listen.” Adrian: “. . . listening to them one after another is a wearisome experience.” Göran: “. . . a golden opportunity to
make the acquaintance of some of the most spirited music
of the late 18th. century.” Adrian: “.
. . a disc of very limited appeal.”
is “right”? Ah, I’m not going to fall for that one! I’m sure
you don’t need me to tell you this, but I’ll say it anyway,
to be sure we understand one another: reviews are not factual
statements which may be right or wrong, but critical opinions
born of the reviewer’s observations, experience, knowledge,
personal taste, temper and – last but not least – prejudices.
Hence, we can’t say which of Adrian and Göran’s reviews is
right, but merely try to reconcile their disparate views.
I feel obliged to do, not least because, it seems to me,
what they said about volume 1 applies equally to this volume
2. Actually, it’s an easy task, because it all boils down
to the “sheep principle” – that is, to most folk all sheep
look alike, but the more you know about sheep, the less alike
they all seem. Göran clearly knows his “sheep”, whilst Adrian
admitted he was a “middle-of-the-road listener”.
myself found each of these overtures thoroughly delightful,
but I must admit that hearing them parading one after the
other was indeed akin to “counting sheep”. However, I expect
this impression to fade with further listening, in which
I will be much encouraged by the sheer pleasure they so evidently
offer. Of course, the acid test will be whether I get to
the point where I desperately desire to add further volumes
of the series to my collection!
you, what I won’t be doing again is hearing them in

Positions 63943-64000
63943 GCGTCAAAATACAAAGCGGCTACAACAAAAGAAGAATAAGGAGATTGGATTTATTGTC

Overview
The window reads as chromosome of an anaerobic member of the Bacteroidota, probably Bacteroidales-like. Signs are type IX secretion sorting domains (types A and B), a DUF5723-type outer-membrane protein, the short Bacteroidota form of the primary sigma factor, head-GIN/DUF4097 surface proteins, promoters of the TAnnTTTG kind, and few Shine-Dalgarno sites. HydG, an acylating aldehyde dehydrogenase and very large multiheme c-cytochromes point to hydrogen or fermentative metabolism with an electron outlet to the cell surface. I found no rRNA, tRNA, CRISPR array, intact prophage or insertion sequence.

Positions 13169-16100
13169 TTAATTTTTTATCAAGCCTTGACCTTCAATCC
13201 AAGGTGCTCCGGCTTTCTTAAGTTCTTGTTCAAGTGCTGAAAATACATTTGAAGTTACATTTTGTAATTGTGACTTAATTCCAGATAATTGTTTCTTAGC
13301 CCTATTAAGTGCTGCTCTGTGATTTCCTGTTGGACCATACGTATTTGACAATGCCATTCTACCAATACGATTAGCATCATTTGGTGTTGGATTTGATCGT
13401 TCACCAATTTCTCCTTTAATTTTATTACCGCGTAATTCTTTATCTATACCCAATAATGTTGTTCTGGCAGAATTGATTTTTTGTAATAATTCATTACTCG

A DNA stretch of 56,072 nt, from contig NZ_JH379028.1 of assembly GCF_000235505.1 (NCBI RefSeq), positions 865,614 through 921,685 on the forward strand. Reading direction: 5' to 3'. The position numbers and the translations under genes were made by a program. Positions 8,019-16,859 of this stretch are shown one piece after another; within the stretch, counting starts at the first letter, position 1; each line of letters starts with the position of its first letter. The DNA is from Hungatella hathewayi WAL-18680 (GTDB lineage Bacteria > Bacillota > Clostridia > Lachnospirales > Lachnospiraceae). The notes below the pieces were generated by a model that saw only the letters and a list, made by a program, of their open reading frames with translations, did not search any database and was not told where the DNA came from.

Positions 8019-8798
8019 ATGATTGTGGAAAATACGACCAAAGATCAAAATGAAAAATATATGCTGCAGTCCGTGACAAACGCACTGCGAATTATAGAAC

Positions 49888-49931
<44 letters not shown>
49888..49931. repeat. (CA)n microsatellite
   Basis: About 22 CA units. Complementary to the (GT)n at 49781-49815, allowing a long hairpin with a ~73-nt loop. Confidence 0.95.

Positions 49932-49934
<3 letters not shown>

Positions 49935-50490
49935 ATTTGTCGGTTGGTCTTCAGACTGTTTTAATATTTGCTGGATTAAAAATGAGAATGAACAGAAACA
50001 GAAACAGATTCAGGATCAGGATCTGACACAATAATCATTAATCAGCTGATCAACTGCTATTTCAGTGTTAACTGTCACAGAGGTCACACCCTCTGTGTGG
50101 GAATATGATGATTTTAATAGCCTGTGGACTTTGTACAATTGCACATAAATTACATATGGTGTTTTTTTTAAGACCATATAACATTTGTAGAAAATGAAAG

one gulp, any more than I would gorge myself on Vivaldi’s
violin concertos. Unless you know your “sheep”, it’s best
to treat them like vitamin tablets or fish-oil capsules – take
one a day and you’ll feel so much better for it. With apologies
to Göran, I suspect that I may not be able to resist making
occasional use of this CD as “musical wallpaper”.
Toronto CO under Kevin Mallon play with oodles of flair and
refinement. The TCO is something of a hybrid, playing on
modern instruments but otherwise adopting authentic performance
practice – and thus proving, to me at least, that the “authentic
sound” is if anything more due to how you play the
instruments than to what instruments you use. If the sound
of a “period band” – with its zero-rated vibrato and tendency
of held notes to “bulge” a bit – is anathema to you, then
steer well clear. Everyone else can join me in applauding
all the alert articulation, keen textures, lithe rhythms
and immaculate phrasing that are part and parcel of the best
recording is almost uniformly excellent. I harbour some slight
doubt about the tympani, which occasionally sound a mite
muffled and boomy, even though the attack suggests that the
sticks used are quite hard. However, I suspect this is a
quirk of the otherwise exemplary acoustics. Possibly the
tymps. were too close to some concavity, because around all
the other instruments there is a wonderful openness, a feeling
of fresh, clear air. In this recording the acoustic, far
from being something “in the background”, feels to be radiating from the
instruments, lending to the sound an integrity you generally
only hear in a (good) concert hall.
booklet comprises an informative essay by Allan Badley and
Nick Rossi, a note about the TCO and a full list of
players, plus a page about the conductor. These are in English,
along with a German translation of the essay only.
I presume, with my tongue in my cheek, that this is for the
benefit of the majority of Germans, whose English runs to
reading notes about performers but who can’t cope with articles
let’s sum up. Admirably recorded in an ambience to die for,
these are spirited performances of music that’s a cut above
the needs of its original purpose, and will fail to entertain
and edify only those who over-indulge their appetites. Right,
time for another nibble …